Substance Abuse Problems with Senior Caregivers

Often, without an advance plan, a spouse becomes the default caregiver. Sometimes that person develops a substance abuse problem. How do you spot it?

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Substance Abuse Problems with Senior Caregivers
3 Min Read September 21st, 2017 Updated:January 17th, 2023

As the population of older adults grows in the United States, so does the need for caregivers. In many cases, a senior becomes his spouse’s initial caregiver because they live together, are retired, and have sworn to take care of one another through sickness and in health. But, being the primary caregiver for a loved one takes its toll on the health and well-being of the caregiver; so much so, in fact, that a surprising number of senior caregivers develop substance abuse problems. You need to know how to determine whether this is the case in your family.

Senior Caregivers have Access to Prescription Medications

Older Americans are at a greater risk for prescription drug abuse because they take more prescription medications than other age groups. While Americans aged 65 and older account for 13% of the population, they consume an estimated 33% of all prescription drugs. They also often take more than one prescription daily, which increases the likelihood of making mistakes or mixing drugs that should not be combined.

In fact, drug misuse in the older population is rising, according to the Administration on Aging: “Misuse of prescription medications, also referred to as non-medical use of prescription drugs, is estimated to increase from 1.2 % in 2001 to 2.4% in 2020 – a 100% increase – among older adults.”

Seniors often self-medicate when they feel depressed, lonely, or isolated, and all of these feelings are common for caregivers. Many of these caregivers have access to psychoactive medications, a drug with the greatest potential for misuse. Thus, senior caregivers who turn to prescription medications often develop a substance abuse problem.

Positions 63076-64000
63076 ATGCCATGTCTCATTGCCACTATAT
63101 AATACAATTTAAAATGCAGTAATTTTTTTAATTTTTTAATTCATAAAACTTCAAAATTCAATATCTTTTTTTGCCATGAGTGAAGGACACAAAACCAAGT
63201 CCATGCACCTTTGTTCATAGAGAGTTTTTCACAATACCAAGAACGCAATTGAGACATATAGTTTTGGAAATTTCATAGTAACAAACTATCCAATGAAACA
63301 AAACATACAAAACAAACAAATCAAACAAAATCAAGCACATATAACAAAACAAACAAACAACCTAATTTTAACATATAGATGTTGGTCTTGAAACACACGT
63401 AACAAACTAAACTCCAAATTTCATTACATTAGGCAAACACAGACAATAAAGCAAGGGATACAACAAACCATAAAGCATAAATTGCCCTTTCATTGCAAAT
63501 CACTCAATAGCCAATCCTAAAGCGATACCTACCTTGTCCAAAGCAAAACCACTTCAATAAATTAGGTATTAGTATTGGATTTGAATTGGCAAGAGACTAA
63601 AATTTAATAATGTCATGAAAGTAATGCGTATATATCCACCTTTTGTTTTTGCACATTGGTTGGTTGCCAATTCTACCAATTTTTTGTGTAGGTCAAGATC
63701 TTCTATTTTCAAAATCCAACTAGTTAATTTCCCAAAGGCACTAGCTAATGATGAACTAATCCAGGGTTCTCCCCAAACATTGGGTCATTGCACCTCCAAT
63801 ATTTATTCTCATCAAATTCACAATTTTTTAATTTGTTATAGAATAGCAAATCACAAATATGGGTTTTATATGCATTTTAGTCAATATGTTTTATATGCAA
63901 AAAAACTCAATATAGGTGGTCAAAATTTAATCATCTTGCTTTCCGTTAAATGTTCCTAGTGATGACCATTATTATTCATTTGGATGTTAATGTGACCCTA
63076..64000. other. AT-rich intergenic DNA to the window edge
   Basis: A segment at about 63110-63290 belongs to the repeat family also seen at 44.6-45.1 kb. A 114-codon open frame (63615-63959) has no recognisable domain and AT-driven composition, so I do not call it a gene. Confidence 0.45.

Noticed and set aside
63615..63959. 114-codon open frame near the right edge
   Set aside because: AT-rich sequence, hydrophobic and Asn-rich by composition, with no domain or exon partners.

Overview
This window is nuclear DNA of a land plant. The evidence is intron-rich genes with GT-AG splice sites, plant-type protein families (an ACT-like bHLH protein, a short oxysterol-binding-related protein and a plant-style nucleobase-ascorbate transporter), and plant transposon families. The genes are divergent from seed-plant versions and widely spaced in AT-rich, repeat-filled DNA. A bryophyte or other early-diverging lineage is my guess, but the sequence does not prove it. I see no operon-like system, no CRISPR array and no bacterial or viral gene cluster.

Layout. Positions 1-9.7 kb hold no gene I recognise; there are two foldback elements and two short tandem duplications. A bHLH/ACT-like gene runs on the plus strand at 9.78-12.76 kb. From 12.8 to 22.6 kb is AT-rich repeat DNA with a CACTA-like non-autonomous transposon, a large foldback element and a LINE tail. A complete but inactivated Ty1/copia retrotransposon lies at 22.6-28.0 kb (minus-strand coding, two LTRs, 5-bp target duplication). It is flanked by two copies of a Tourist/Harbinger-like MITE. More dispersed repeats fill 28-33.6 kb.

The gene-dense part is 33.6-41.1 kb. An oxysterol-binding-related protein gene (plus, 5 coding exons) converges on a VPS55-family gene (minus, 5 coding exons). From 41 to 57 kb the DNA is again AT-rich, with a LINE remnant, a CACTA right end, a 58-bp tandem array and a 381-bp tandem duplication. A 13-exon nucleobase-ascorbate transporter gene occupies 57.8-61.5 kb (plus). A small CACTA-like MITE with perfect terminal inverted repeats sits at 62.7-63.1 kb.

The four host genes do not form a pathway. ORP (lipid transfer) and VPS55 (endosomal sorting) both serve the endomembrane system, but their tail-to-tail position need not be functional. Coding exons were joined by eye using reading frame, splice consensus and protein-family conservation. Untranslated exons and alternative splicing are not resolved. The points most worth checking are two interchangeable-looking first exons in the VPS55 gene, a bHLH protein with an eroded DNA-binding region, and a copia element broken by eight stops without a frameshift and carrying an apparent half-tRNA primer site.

The Senior Caregiver has a History of Drinking

It is common to find seniors who have been drinking for decades and who are accustomed to having cocktails at certain times of the day. They then become caregivers and self-medicate with alcohol because they see it as a comfort. Senior caregivers often use alcohol to cope, and people who once were social drinkers begin drinking excessively to handle the responsibilities of being a family caregiver.

Indeed, caregiver burden drives senior caregivers to alcohol abuse; they experience social and emotional burdens due to caregiving, which significantly increases their risk of alcohol abuse. Caregivers also suffer declining physical health and often need more medical care than their peers who are not caregivers. They also have higher rates of depression and anxiety. 

The Senior Caregiver Exhibits Signs of Substance or Alcohol Abuse

Any time you want to determine whether a loved one has a substance abuse problem, you need to know the signs. Signs of a substance abuse problem in seniors include: